With most Senators retaining their positions for at least two terms (12 years), getting forced out of office after just one 6 year term could be emotionally traumatic. 74 of our current 100 senators are enjoying their second, third, fourth, fifth, sixth, or seventh term in that position. As long as they conform to leadership dictates, they face little or no re-election challenges. Senator Leahy of Vermont has enjoyed his seat in the Senate chamber for over 47 years. Senator Grassley of Iowa arrived just 41 years ago. Even the pro-segregation Senator Strom Thurmond got to espouse his racist views for 48 years in that hallowed chamber. He earned his salary as a Senator by staging a record-setting filibuster lasting 24 hours to derail a civil rights bill intended to reduce discriminatory practices targeting African-Americans.
The men and women we elect to Congress are supposed to be working for all of us, not just for the special interest groups and wealthy one-percent of America. Unfortunately, many talk of courage when they are campaigning and fail to exhibit any after they are elected. If they are unwilling to grow spines and risk their jobs to protect us from the AR-15 wielding fools who get aroused by bloodshed, they could at least establish a fund to cover the funeral expenses of the children, parents, and siblings shot down by weapons designed to pierce body armor and shred human flesh. We have learned to expect little more from these ‘”representatives.”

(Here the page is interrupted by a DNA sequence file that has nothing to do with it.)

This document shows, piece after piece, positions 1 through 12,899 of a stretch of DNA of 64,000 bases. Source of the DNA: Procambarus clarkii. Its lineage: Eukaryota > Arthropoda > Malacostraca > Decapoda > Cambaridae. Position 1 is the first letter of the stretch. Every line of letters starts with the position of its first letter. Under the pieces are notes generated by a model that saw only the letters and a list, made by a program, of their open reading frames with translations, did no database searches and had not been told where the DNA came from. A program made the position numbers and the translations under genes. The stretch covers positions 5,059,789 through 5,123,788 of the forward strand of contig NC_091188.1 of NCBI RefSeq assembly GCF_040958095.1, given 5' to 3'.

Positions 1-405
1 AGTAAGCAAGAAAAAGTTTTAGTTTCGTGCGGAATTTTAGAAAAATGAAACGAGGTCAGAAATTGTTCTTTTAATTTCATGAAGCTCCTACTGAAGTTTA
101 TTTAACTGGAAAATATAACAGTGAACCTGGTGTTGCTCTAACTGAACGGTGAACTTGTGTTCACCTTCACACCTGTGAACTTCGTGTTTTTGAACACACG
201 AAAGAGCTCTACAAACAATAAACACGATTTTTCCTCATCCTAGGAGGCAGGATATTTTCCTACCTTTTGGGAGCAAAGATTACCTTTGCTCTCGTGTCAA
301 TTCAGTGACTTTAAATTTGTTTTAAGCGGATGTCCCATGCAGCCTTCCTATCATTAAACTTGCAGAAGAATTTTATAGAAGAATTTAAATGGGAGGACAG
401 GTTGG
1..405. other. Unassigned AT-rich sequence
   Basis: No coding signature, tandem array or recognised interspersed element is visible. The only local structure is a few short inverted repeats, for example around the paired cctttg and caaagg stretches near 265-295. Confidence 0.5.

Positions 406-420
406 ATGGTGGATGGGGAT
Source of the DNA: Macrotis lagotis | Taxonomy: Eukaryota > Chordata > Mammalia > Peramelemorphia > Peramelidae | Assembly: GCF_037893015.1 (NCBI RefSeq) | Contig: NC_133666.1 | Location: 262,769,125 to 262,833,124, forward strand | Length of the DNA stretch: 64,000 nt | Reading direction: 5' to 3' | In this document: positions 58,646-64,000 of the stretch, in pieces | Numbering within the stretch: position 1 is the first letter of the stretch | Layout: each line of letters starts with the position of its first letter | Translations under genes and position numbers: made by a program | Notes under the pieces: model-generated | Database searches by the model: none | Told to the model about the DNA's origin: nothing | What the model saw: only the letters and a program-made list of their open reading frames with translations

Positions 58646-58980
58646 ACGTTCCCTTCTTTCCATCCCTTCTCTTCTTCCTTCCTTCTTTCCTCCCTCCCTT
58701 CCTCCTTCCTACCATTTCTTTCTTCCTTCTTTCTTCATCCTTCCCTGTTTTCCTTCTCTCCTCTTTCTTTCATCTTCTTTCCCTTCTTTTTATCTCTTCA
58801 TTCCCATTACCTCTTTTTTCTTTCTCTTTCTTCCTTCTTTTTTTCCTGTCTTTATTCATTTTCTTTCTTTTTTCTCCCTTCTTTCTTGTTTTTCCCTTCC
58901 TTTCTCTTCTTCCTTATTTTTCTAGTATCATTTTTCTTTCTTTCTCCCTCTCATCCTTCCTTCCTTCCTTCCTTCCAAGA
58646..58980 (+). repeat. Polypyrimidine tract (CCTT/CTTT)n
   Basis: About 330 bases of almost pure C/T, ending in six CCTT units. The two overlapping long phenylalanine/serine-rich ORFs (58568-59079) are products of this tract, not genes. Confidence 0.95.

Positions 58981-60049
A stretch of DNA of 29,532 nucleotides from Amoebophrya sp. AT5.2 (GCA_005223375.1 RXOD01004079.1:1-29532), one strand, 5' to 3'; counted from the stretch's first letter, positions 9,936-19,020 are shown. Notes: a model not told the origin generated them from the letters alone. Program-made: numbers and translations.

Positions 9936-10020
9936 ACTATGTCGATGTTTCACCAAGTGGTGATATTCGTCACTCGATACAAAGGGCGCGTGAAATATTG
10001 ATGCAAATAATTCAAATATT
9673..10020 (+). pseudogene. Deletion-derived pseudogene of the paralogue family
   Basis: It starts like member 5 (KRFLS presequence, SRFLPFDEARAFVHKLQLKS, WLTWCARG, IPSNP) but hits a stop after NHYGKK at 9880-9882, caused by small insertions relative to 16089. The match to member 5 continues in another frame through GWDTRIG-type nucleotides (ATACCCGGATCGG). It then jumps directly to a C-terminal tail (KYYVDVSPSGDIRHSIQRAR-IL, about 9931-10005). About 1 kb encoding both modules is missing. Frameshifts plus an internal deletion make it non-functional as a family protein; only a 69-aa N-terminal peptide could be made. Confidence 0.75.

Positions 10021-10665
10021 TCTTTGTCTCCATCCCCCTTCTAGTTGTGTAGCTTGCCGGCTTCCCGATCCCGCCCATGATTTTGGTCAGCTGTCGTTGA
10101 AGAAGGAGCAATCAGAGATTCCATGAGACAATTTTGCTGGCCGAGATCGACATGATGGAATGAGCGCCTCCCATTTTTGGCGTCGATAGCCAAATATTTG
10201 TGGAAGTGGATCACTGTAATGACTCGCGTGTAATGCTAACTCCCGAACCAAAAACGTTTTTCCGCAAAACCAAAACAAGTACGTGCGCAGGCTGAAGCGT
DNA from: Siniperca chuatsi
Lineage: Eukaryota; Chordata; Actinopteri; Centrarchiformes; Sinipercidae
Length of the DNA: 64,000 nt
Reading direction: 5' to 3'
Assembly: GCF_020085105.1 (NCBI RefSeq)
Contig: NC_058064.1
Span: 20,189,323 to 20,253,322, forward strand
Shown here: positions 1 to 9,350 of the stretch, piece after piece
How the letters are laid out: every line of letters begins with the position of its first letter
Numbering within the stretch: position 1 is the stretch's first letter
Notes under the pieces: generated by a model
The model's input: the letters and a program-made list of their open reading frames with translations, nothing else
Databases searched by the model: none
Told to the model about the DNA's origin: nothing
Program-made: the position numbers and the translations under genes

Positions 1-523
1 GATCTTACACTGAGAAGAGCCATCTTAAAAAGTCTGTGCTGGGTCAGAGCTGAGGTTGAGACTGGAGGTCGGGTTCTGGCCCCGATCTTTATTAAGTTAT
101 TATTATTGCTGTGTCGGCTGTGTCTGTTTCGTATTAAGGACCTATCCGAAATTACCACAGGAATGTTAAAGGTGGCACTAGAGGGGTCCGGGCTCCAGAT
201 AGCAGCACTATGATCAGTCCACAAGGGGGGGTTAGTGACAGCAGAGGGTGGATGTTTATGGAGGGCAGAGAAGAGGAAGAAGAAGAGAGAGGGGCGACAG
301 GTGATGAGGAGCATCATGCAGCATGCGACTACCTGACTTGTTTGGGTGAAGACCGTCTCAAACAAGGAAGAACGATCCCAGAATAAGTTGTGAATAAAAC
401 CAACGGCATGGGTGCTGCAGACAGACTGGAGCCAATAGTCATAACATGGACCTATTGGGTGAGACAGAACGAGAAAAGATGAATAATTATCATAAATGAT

Dr. Lechtenberg is an Easton resident who graduated from Tufts University and Tufts Medical School in Massachusetts and subsequently trained at The Mount Sinai Hospital and Columbia-Presbyterian Medical Center in Manhattan. He worked as a neurologist at several New York Hospitals, including Kings County and The Long Island College Hospital, while maintaining a private practice, teaching at SUNY Downstate Medical School, and publishing 15 books on a variety of medical topics. He worked in drug development in the USA, as well as in England, Germany, and France.